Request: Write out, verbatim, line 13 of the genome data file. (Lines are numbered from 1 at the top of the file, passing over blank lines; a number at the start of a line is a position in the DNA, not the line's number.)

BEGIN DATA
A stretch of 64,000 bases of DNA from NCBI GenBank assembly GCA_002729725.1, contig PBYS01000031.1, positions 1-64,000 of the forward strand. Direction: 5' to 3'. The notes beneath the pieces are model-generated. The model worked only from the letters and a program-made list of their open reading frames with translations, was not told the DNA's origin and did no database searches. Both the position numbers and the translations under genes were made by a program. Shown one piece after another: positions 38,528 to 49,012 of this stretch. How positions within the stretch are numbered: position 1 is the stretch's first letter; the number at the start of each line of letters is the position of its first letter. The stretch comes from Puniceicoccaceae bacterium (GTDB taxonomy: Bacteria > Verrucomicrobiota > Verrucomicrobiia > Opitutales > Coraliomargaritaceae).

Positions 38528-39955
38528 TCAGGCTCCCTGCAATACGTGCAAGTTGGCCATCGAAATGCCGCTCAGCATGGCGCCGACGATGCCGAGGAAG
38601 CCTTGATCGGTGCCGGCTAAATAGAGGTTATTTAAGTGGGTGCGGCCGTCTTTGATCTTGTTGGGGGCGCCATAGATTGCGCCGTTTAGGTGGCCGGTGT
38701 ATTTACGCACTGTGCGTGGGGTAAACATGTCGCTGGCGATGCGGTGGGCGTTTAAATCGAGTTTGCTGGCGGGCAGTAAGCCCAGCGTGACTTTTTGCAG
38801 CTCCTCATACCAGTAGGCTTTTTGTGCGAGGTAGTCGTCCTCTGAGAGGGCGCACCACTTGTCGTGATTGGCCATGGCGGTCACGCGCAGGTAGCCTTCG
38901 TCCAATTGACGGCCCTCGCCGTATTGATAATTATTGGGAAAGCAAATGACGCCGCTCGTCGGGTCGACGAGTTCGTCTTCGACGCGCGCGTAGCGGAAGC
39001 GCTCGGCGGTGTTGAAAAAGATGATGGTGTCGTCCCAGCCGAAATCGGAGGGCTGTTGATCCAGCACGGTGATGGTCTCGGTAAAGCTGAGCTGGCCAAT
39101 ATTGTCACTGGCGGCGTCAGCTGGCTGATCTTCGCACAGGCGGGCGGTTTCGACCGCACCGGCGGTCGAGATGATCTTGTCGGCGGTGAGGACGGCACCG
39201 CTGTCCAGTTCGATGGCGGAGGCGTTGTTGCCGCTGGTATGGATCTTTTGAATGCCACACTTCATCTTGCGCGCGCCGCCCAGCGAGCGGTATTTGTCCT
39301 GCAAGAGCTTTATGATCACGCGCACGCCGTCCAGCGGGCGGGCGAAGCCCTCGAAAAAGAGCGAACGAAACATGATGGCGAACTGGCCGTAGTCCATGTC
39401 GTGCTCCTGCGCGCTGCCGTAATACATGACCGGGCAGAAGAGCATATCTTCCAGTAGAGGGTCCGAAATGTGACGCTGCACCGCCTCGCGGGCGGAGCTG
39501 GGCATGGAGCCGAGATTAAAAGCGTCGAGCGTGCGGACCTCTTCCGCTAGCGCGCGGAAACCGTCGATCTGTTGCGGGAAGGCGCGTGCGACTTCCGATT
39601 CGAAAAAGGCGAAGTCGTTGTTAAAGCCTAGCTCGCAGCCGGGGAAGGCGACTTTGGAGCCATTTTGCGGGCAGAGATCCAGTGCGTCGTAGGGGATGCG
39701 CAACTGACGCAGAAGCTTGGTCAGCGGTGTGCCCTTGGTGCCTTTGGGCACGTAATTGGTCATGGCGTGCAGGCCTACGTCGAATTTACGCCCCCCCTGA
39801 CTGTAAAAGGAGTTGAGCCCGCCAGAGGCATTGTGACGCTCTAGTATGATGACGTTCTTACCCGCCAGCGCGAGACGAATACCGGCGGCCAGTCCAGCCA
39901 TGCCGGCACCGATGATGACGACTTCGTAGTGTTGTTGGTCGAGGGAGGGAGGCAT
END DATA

39501 GGCATGGAGCCGAGATTAAAAGCGTCGAGCGTGCGGACCTCTTCCGCTAGCGCGCGGAAACCGTCGATCTGTTGCGGGAAGGCGCGTGCGACTTCCGATT